Energy Firms Tally Sally Damage
By Erwin Seba HOUSTON, Sept 17 (Reuters) – Storm-tossed U.S. offshore energy producers and exporters began clearing debris on Thursday from Hurricane Sally and booting up idle Gulf of Mexico operations after hunkering down for five days.
The storm toppled trees, flooded streets and left 465,000 homes and businesses in Alabama, Georgia and Florida without power. Sally became a tropical depression on Thursday dropping up to 18 inches (46 cm) and causing flash flooding on its slog from Alabama toward North Carolina, the National Weather Service said.
Crews returned to at least 30 offshore oil and gas platforms. Equinor and Chevron Corp began restaffing platforms in the Gulf of Mexico, following Murphy Oil Corp’s restart this week.
Bristow Group, which transports oil workers from a Galliano, Louisiana, heliport, resumed crew-change flights to facilities in the west and central Gulf of Mexico.
“We are making flights offshore and experiencing a slight increase in outbound passengers,” said heliport manager Lani Moneyhon.
The Louisiana Offshore Oil Port, a deepwater oil port that handles supertankers, reopened its marine terminal after suspending operations over the weekend.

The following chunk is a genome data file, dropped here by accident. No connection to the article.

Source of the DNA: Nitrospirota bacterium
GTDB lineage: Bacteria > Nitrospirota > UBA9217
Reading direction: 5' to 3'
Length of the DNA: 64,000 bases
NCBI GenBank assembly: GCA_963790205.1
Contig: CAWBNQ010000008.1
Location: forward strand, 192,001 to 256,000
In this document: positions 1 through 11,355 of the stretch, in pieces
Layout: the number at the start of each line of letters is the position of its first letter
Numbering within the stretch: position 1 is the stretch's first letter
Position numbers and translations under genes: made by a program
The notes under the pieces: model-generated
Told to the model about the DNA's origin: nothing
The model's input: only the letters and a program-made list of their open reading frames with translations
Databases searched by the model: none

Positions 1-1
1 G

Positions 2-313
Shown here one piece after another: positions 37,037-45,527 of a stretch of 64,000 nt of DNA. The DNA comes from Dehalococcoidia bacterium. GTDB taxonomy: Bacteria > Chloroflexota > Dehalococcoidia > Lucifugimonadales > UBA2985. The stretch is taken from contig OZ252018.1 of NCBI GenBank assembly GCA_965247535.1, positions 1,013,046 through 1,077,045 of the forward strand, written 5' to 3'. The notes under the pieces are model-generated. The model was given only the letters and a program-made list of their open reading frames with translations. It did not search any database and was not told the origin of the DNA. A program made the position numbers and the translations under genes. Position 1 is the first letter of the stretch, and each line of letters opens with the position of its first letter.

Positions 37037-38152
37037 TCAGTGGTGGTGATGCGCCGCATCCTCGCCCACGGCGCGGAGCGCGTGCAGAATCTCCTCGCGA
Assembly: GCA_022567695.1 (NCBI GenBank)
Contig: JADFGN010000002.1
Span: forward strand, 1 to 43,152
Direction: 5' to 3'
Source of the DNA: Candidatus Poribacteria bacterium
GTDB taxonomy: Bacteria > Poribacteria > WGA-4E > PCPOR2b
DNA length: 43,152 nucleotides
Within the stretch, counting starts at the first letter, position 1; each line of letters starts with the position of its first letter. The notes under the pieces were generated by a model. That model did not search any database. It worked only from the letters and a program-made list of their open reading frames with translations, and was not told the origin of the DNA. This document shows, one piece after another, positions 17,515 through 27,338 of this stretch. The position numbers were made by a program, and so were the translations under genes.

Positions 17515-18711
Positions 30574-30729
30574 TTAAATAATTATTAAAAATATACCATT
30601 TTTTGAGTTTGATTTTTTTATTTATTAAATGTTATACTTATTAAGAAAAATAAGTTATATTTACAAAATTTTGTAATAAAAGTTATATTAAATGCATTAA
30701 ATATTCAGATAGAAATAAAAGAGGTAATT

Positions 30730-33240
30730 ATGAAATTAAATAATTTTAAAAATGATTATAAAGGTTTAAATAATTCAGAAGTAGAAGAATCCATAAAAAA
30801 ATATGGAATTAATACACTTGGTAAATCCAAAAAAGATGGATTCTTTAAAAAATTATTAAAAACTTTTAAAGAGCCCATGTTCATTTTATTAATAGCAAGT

Sally had shut 508,000 barrels per day (bpd) of oil production and 805 million cubic feet of natural gas, more than a quarter of U.S. Gulf of Mexico output, and halted petrochemical exports all along the Gulf Coast.
About 1.4 million bpd of U.S. Gulf Coast refining capacity at six refineries were offline on Thursday, according to the U.S. Energy Department, including two plants under repair since Hurricane Laura and another halted by weak demand due to the COVID-19 pandemic.
Crude futures rose 2% on Thursday as the Organization of the Petroleum Exporting Countries promised to crack down on members’ exceeding output pledges. U.S. gasoline futures gained about 3% and was near the highest level this month.
Sally drenched an area from eastern Alabama to the Carolinas with torrential rains. At 11 am. CDT (1500 UTC), it was located about 115 miles (185 km) southwest of Athens, Georgia, moving northeast at 23 miles per hour (33 kph), according to the U.S. National Hurricane Center.
Sally is forecast to degenerate into a remnant low by Thursday night, according to the NHC.
Phillips 66, which shut its 255,600-bpd Alliance, Louisiana, oil refinery ahead of the storm, said it was advancing planned maintenance at the facility and would keep processing halted.
Royal Dutch Shell’s Mobile, Alabama, chemical plant and refinery reported no serious damage from an initial survey, the company said. Chevron said its Pascagoula, Mississippi, oil refinery operated normally through the storm.
Shell will keep the crude distillation unit, alkylation unit and reformer shut for at least a week at its 227,400-bpd Norco, Louisiana, refinery for short-term maintenance work, sources told Reuters. The units were shut due to the threat from Sally. (Reporting by Erwin Seba; Writing by Gary McWilliams; Editing by Marguerita Choy and Jonathan Oatis)
(c) Copyright Thomson Reuters 2020.
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